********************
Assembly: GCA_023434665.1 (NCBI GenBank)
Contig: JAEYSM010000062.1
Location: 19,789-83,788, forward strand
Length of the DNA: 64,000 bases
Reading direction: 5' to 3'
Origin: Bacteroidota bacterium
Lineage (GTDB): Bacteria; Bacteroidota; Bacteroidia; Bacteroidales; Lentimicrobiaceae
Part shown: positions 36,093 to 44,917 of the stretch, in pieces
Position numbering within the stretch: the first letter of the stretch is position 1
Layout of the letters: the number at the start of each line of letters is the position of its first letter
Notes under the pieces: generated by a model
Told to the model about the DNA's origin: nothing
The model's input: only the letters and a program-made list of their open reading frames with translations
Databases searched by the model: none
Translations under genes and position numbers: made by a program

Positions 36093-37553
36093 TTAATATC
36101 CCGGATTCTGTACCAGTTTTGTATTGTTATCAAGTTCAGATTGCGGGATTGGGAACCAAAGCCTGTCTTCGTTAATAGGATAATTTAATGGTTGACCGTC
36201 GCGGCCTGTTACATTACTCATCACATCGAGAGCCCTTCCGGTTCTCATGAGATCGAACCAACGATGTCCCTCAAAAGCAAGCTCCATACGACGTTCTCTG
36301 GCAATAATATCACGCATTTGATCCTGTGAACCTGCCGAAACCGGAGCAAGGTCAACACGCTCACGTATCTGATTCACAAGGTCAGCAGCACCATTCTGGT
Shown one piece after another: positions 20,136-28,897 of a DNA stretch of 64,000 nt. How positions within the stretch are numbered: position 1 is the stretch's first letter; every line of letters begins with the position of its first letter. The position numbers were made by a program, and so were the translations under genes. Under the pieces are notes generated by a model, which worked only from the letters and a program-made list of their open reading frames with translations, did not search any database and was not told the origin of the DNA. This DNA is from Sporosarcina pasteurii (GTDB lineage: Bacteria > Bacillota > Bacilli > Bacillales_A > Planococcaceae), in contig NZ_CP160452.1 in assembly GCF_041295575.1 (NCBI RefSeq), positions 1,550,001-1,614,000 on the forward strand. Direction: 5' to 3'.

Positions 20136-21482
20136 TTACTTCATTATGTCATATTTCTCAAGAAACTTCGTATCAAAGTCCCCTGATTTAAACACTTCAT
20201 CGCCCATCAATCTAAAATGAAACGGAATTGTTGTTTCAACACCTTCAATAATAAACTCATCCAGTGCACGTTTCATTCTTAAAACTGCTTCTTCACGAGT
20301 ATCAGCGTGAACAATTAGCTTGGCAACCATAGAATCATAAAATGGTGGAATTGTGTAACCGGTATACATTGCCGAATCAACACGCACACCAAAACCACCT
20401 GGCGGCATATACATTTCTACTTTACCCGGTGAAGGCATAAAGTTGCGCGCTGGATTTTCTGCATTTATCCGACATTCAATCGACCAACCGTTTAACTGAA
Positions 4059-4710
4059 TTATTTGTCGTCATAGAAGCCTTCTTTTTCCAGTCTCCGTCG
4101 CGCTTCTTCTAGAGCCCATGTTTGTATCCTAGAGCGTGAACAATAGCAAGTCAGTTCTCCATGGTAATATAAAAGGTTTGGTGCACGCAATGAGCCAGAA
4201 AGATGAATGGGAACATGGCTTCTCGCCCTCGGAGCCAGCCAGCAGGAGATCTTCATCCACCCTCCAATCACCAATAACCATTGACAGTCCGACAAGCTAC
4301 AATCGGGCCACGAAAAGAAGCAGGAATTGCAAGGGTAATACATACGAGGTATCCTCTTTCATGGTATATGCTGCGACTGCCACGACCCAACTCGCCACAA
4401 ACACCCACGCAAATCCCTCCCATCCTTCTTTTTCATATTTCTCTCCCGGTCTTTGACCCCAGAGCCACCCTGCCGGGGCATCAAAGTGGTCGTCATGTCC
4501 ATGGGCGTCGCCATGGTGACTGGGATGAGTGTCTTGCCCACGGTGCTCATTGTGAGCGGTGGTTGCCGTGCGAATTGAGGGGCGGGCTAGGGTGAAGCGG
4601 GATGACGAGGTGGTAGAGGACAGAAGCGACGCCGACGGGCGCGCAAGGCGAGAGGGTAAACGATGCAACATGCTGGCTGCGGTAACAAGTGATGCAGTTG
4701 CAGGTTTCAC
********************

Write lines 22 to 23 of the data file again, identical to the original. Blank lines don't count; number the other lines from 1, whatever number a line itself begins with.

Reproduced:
Positions 20136-21482
20136 TTACTTCATTATGTCATATTTCTCAAGAAACTTCGTATCAAAGTCCCCTGATTTAAACACTTCAT